JACKSONVILLE, Fla. — "You're playing what?"
The question comes up a lot in conversations about pickleball, said George Catalano of Jacksonville.
It seems there are two types of people in the world: those who know about pickleball, and those who don't.
But the number who know about the sport — and are getting on the courts and playing — is quickly increasing. It's been called the fastest-growing sport in America.
Pickleball is described as a combination of tennis, badminton and table tennis. The game is played with a solid paddle and a plastic, perforated ball resembling a Wiffle ball.
Because pickleball is low-impact but gets the heart rate going, it's becoming especially popular with the 50-and-up crowd.
Catalano, who is 72, has been playing for five years. Until he picked up a paddle, he had never heard of pickleball either.
Now he's on a court seven times a week (sometimes twice in one day), and he's a USA Pickleball Association ambassador who spreads the word about the sport in the community.
"I was visiting a cousin in Fort Myers, and she said, 'Come on, let's go play pickleball,' " he said. "I thought, 'What is this?' It's been a passion ever since."
Catalano has always been active, he said during a break from play at the Cuba Hunter Recreation Center on Jacksonville's Southside. Growing up in New Jersey, he played a lot of paddleball.
He didn't find many opportunities for paddleball after moving to Florida in 2000, but it may not have mattered if he had. His knees were starting to give out, and eventually he had both replaced.
Pickleball has fulfilled his need to remain active and competitive.
"I get around as well as anybody with good knees," he said, with pride.
Catalano travels around the region to play in tournaments. At the Cuba Hunter center that morning, he was wearing an Aiken Pickledillys T-shirt from a competition last summer in South Carolina.
But not everybody on a picklelball court is as serious about the game as he is, he said, nor are they expected to be. "Other people just enjoy it for the exercise, and for the fun of it. It balances out."
Verna Griffin, 67, discovered pickleball in October 2012, and she's been having fun on the court ever since.
"I was immediately addicted," said the retired educator, who lives in Neptune Beach. "When you get addicted to this game, it's called 'being pickled.' "
Griffin was looking for a way to stay physically active after periodic gym memberships failed to take.
"I was elated to find this," she said. "It's exercise without knowing it."
Some players gravitate to pickleball because they don't get around the tennis court like they once did, she said. But others have no experience with racket or paddle sports at all.
"There aren't a lot of rules that bog down the game," Griffin said. "You learn as you play if you play with us. We can have you playing in about 15 minutes."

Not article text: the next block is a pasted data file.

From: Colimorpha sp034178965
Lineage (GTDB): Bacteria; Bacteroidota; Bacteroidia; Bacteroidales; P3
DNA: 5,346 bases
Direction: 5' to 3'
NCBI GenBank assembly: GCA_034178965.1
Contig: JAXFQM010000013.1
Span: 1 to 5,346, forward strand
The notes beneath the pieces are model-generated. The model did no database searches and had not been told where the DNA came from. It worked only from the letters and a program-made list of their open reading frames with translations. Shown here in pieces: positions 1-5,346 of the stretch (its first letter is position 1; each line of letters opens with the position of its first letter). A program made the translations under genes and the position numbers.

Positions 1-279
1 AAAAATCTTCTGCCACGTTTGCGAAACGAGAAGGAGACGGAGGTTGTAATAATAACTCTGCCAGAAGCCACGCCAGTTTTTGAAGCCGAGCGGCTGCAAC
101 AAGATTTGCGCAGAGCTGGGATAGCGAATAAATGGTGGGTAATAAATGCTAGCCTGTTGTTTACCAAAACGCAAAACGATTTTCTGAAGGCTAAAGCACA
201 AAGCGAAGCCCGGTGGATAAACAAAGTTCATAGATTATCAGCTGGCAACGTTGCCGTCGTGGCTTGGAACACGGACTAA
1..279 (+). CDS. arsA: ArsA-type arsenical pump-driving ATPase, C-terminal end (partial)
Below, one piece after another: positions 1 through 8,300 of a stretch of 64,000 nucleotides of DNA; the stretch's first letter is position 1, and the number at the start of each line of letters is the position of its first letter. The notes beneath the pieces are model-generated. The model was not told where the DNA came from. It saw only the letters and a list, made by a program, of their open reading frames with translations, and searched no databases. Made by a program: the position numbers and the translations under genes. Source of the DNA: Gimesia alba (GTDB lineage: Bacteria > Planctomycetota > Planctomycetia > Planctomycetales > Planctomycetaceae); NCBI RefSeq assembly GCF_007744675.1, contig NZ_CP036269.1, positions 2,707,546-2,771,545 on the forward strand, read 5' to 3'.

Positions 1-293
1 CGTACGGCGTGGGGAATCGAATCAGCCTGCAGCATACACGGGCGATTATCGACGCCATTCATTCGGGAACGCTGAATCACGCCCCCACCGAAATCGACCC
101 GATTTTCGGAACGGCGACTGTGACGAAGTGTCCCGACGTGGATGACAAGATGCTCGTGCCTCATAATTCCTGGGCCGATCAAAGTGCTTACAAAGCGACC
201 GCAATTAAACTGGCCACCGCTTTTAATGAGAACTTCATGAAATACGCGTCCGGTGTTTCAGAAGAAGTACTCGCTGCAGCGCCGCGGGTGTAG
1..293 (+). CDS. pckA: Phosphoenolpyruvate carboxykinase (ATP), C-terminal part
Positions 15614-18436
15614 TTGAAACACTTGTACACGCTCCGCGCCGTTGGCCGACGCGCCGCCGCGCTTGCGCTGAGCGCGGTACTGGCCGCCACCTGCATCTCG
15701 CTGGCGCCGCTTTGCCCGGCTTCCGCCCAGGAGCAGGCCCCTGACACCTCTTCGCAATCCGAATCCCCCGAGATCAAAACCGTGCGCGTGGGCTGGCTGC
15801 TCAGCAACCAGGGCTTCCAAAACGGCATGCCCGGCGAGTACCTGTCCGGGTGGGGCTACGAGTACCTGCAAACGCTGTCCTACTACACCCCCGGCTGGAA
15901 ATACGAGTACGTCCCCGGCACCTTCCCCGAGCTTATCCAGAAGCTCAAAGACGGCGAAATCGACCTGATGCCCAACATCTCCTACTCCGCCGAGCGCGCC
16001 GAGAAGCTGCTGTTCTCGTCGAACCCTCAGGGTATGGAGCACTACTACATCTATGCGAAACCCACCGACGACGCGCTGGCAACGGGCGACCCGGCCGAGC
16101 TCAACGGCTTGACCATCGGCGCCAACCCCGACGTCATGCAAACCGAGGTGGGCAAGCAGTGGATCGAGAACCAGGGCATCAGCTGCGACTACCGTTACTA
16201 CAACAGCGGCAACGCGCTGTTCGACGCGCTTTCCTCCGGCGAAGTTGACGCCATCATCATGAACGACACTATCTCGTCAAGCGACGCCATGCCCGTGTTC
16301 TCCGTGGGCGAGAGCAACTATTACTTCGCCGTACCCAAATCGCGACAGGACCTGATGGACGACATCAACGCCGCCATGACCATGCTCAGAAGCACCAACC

Pickleball originated in the Pacific Northwest in the mid-1960s. According to the USAPA website, Joel Pritchard, a state representative in Washington, returned home with a friend after a Saturday afternoon golf game and found their families bored with nothing to do.
They set out to play badminton, but couldn't find a shuttlecock. They improvised, using a Wiffle ball and pingpong paddles, and eventually lowered the net. Soon afterward, a neighbor was introduced to the game, and the three men began making modifications and creating rules for a family-oriented game similar to badminton.
There are differing stories about the origin of the game's name.
The most repeated is that pickleball was named after Pickles, the Pritchards' family dog. Another explanation is that Pritchard's wife said it reminded her of the pickle boat in crew, where oarsmen were selected from the leftovers from other boats.
The first pickleball tournament was held in Washington state in 1976. The USAPA was organized in 1984 "to perpetuate the growth and advancement of pickleball on a national level," and the first rule book was published in March of that year.
Pickleball courts are often found indoors on marked-off basketball courts and outdoors on tennis courts, Catalano said. Permanent courts are becoming a common feature in gated and retirement communities.
The pickleball net is 34 inches high in the center — two inches lower than a tennis net. Like tennis, the sport allows for singles and doubles games. Most games go to 11 points and must be won by two points, and only the team serving can score.
The cost of a racket typically ranges from $25 (for wood) to $60 to $80 for graphite and composite, Catalano said.
There's no formal pickleball wear. Players don't necessarily shop for a pickleball outfit, for example, the way they would for tennis apparel. They are encouraged to dress practically and comfortably, and to wear athletic, tennis-style shoes.
The city of Jacksonville added pickleball to its Senior Games in 2007, said Mary Ferrell, program manager. Participation has grown steadily. This year there were more than 60 players, Ferrell said, making it one of the largest events on a list that included tennis, cycling, bowling and golf for people 50 and older.
Catalano's weekly round of games takes him to two YMCAs and his gated community in addition to the city's Cuba Hunter center. He thought for a few seconds before making the observation that he was probably the oldest player in those groups.
He then talked about the time he played against a 90-year-old woman in a mixed doubles match last year at a tournament in Myrtle Beach, S.C.
She insisted on being treated no differently than any other player on the court, Catalano said, and brushed off all attempts at an apology when she was hit by the ball.
"I'm telling you, this is a sport for all ages," he said.
Information from: The (Jacksonville) Florida Times-Union, http://www.jacksonville.com